Plotnik by Kazimir Malevich

Plotnik by Kazimir Malevich

The feeling of peace, purification, protection carries this picture. Perhaps it can be called the “icon of the new time.” Everything speaks about it: frontality, flatness, selection of large main elements, undisputed symbolism of color, reverse perspective, presence of the cross, and, of course, a direct association with Christ, who was the son of a carpenter in mortal life.

The very vertical format of the picture adjusts to a sublime way. The look follows from the bottom upwards from the character’s feet, through his arms, his head, then the cross and the trunks of the trees. The effect

is enhanced by three sonorous vertical spots of yellow, rather golden, unearthly color.

The most important vertical is the figure of a carpenter, which is covered in four colors, black, white, red and blue. Black, the color of beginning, emptiness and death is completely balanced by white, the color of development, eternity, purity. Red and blue are saturated, deep, rather minor. Such blue is calm, contemplative, it is divided into a lighter, shrill striving for white. Spirituality and knowledge leading to eternity? Red can personify the very nature of life, in its tireless activity, hidden power. This word life energy comes from the character’s hand, extends beyond the picture.

Large space is given to green color, meaning renewal, the ability to restore life. It is not by chance that the spring state is transmitted in the picture. The grass is already green, but the trees have not yet budded. The sky is full of bottomless wet blue and the sun covers gold all around…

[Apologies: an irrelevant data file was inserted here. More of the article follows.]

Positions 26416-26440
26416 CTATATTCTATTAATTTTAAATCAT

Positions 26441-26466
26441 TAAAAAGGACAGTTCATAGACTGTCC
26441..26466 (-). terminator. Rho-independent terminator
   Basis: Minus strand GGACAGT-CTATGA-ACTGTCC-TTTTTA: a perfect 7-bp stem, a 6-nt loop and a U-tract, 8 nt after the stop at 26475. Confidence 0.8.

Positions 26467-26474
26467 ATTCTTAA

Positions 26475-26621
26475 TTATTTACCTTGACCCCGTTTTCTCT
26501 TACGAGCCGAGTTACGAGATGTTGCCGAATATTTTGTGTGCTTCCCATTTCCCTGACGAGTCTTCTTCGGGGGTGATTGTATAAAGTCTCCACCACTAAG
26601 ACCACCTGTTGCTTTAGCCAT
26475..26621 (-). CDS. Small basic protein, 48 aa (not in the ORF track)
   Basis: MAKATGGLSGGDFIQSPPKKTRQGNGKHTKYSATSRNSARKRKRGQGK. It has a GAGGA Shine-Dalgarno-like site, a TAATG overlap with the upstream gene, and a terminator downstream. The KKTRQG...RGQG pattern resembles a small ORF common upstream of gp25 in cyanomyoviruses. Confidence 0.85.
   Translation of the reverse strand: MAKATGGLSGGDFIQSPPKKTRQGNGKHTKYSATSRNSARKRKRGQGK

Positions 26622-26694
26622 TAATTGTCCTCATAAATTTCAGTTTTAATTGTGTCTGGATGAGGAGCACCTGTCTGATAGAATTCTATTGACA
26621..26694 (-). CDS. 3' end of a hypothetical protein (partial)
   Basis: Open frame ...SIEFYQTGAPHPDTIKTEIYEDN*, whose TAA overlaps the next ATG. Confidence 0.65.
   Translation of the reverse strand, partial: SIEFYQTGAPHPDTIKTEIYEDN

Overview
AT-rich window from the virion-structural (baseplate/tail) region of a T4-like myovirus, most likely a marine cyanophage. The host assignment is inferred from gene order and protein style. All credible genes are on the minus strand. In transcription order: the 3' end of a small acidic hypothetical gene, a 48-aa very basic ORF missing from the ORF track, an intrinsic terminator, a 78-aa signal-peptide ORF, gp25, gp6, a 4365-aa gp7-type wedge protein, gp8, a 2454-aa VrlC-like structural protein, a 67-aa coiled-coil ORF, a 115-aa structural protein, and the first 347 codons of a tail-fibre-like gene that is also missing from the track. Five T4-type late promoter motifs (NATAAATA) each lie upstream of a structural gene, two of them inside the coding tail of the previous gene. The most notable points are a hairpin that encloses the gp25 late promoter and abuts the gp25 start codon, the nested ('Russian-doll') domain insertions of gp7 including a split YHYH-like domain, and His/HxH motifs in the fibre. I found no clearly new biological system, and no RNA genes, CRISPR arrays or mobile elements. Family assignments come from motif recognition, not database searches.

The noble statics is enlivened by several diagonals, the main of which is the cross. The cross here is the way of life, the choice of a person, and his place in the world. This large form could violate the space of the picture, going beyond its limits, and the artist limits it at first to the horizontal of the fence, and then to the opposite diagonal of the board and the ax.

K. Malevich already wrote a similar image in 1927. That picture, of course, also beautiful and expressive, contains more minor, random details, which bind it to the sense of time. The “Carpenter” of 1929 is already out of time, out of real space.

Written shortly before death, this picture bears the tone of summarizing the earthly path. “Carpenter” is most likely not only a religious picture, but also an image of a modern artist of a man. The one who creates his own life path and takes responsibility for it.

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